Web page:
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New research says early risers are at lower risk of developing chronic diseases.

Everyone has a circadian rhythm—an internal body clock that runs on a 24-hour cycle and determines whether you are an evening chronotype, a night owl with a preference for staying up late and sleepingin the next morning, or a morning chronotype, an early bird who functions best when hitting the sack earlier in the evening and rising with (or before) the sun. Your chronotype also has an effect on other physical functions, such as when you eat. Your biological clock may also be responsible for what and how you eat and, ultimately, your risk of developing diet-related diseases such as type-2 diabetes and heart disease, according to a European review of related studies, published in the November 30, 2018 issue of Advances in Nutrition, and led by researchers at the Brain, Performance and Nutrition Centre of Northumbria University in England.

The researchers found that, overall, people who hit the sack at a reasonable hour and wake up early the next day tend to have:

  • More even sleeping patterns. Those who rise early tend to have pretty much the same sleeping habits on weekends as they do during the week. Night owls tend to lose sleep during the work week and try to catch up on weekends.
  • Better eating habits. People who go to bed early reportedly eat more fruits, vegetables, and grains, and less sugar, fat, snacks, and fast foods.
  • Less erratic eating patterns. Early risers eat regular, smaller meals, eat earlier and are less likely to snack at night than those who sleep in.
  • Lower intakes of caffeinealcohol and products marketed as energy drinks.

While most people are morning chronotypes in infancy and childhood, approximately half switch to evening chronotypes as they enter puberty and adulthood. Many of these, however, return to a morning chronotype state as they enter their fifties. Studies have found that your chronotype, which has a genetic basis, may be influenced by your ethnicity and where you live in the world, whether you live in the city or the country, social conditions imposed by your culture, your work schedule, and how much natural light you are exposed to throughout each day. If you’ve traveled to other countries, or even to other time zones within your own country, you may have experienced the effects on your natural circadian rhythms that lead to jet lag, insomnia and fuzzy-headedness.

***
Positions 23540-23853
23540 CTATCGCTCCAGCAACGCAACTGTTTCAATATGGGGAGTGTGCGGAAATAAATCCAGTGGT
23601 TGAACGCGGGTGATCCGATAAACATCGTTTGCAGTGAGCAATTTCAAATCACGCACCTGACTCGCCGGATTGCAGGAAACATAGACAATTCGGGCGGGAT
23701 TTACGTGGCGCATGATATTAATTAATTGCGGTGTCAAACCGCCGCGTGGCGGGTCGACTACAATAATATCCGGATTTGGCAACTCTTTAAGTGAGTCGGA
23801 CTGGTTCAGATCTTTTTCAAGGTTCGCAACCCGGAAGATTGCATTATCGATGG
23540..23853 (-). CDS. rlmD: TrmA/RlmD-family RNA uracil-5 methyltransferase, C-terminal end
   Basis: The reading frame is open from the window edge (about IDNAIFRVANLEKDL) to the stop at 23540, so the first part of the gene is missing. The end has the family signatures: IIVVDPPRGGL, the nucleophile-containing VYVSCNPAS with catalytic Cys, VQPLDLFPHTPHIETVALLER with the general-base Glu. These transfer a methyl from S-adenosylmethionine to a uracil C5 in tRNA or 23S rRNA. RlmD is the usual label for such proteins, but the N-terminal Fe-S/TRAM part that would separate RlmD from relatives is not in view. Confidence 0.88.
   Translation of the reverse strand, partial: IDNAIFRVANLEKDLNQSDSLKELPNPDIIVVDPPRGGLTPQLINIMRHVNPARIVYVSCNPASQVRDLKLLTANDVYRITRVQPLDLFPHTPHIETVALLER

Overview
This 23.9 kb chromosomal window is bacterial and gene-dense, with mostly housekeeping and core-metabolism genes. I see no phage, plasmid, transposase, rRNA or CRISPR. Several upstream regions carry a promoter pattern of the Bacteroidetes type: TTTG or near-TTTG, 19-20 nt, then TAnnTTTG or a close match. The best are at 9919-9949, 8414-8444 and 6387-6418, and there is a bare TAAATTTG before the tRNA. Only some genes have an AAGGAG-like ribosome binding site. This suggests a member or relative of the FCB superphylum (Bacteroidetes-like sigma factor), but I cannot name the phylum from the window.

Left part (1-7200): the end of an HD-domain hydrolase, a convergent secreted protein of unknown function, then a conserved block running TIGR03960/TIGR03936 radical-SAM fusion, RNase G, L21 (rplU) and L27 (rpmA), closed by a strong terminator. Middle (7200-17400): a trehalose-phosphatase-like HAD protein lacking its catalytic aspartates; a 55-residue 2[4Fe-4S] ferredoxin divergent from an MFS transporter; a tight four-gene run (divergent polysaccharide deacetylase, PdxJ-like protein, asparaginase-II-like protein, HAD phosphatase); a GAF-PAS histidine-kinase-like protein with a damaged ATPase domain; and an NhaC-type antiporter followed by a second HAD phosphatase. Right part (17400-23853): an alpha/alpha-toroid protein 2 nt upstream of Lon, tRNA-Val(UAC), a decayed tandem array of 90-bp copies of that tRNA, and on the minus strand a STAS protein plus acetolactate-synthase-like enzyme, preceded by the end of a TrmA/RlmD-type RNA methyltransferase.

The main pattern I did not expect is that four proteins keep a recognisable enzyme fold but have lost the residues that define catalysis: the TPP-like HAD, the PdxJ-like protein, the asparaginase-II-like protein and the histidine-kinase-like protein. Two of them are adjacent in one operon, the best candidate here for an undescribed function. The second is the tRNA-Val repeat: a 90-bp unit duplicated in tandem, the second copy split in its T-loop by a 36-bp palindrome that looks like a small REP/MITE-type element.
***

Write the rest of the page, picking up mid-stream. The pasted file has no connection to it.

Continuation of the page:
On the one hand, recognizing and going along with your individual chronotype can be useful because it helps you know when you are most sleepy and when you are most alert so you can know and plan the best times to perform certain types of activities, like important work. On the other hand, if your natural rhythm is causing you to make unhealthy lifestyle choices, you may want to adjust your sleep/wake cycle to the degree that it’s possible, in order to protect your long-term health. It is well established that poor eating and sleeping habits are associated with obesity and chronic disease conditions. In fact, these researchers not only found that eating later in the day increases the risk of developing type 2 diabetes, they noted that people with diabetes who have poorer control of their blood sugar levels also tend to be evening chronotypes. 

According to the National Sleep Foundation, you can alter your circadian rhythm by dimming the lights in your home for at least an hour before going to bed in order to prepare your body for falling asleep earlier. Likewise, leave the shades or curtains in your bedroom open to allow in the morning sun or turn on bright lights first thing when you get up by an alarm. You can also change the time of day that you eat your meals, or switch your exercise time from evening to morning to shift to an earlier rhythm. Take it slow and make these changes in 15-minute increments.


Almoosawi S, Vingeliene S, Gachon F, Voortman T, et al. Chronotype: Implications for Epidemiologic Studies on Chrono-Nutrition and Cardiometabolic Health. Advances in Nutrition. November 30, 2018

National Sleep Foundation website. Can You Change Your Circadian Rhythm? (October 26, 2019)